Image result for images Emile Zola

Which is why the current rush to validate race, gender, and ethnicity as supra-normal, unique, expressions of progressive absolutism seems naïve at best and ignorant at worst.  There may be some historical and religious legitimacy in the claim of a unique individual, God-given soul, but to claim that the color of one’s skin, one’s sexuality, or one’s national origin – temporal, passing, insignificant markers – has anything to do with existential meaning, is questionable at best.

Who am I?  Protoplasm with curiously placed bits of random DNA?  A divine soul? Both? Whatever I am has nothing to do with cultural assortment.  Being black doesn’t matter a cinder in hell – or gay, or a woman, or a thing on a sliding sexual spectrum.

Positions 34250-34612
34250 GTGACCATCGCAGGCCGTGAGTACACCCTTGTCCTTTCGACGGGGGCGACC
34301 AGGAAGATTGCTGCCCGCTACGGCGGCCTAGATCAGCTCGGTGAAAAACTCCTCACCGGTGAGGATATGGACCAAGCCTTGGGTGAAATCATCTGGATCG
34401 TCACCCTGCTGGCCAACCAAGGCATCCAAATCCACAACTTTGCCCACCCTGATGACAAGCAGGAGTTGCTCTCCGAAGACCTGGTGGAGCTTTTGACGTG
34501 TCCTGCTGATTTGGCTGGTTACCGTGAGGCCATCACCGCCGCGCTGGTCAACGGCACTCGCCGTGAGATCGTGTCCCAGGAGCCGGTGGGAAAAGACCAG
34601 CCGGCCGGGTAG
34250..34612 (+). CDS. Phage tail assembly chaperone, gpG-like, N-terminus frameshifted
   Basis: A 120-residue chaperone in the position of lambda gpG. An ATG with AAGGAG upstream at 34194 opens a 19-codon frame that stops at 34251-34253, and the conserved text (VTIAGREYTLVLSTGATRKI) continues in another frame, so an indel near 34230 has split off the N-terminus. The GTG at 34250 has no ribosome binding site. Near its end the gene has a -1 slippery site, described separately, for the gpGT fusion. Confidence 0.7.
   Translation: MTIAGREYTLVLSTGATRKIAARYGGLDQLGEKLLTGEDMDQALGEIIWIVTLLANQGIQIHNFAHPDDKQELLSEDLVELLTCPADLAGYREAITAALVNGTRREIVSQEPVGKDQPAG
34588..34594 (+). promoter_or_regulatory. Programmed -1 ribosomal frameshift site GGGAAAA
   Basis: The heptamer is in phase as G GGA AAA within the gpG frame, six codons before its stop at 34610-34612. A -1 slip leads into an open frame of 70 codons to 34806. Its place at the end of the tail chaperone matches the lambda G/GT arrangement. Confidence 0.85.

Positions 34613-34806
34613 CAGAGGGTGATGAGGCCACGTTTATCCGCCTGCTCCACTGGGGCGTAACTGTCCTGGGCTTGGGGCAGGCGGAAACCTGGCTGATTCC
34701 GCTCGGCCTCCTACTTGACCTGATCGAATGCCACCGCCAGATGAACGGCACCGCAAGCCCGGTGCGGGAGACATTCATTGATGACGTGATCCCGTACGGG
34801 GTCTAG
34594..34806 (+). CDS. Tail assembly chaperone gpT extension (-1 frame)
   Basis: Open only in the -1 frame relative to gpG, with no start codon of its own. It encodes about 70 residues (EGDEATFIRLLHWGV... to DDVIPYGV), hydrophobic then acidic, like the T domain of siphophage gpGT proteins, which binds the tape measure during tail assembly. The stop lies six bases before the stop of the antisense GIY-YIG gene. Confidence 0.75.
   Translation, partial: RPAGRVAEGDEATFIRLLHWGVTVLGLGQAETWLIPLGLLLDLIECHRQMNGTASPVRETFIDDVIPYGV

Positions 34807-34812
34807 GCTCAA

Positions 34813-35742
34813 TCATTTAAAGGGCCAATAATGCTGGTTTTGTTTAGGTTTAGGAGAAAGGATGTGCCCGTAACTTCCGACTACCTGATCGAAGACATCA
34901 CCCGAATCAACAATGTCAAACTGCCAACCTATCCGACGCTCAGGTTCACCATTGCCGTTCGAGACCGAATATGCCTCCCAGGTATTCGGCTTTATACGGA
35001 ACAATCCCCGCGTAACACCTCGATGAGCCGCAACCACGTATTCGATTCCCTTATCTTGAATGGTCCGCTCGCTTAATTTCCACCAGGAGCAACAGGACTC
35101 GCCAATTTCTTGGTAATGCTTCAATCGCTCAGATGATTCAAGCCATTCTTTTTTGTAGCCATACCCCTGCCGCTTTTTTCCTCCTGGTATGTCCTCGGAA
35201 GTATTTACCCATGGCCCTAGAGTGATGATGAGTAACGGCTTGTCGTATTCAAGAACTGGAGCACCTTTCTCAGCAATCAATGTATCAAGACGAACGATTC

Tolstoy's Ivan Ilyich realized almost too late, at the moment of death that existential considerations do not include what one has done but where one is going.

So The passionate advocates for Black Lives Matter, Occupy Wall Street, or Global Warming will get on board soon enough.  

Les enfants s’amusent say the French – children will be children.  The great irony of any man is to have figured out too late that nothing matters and to have lost the youth that believes it does,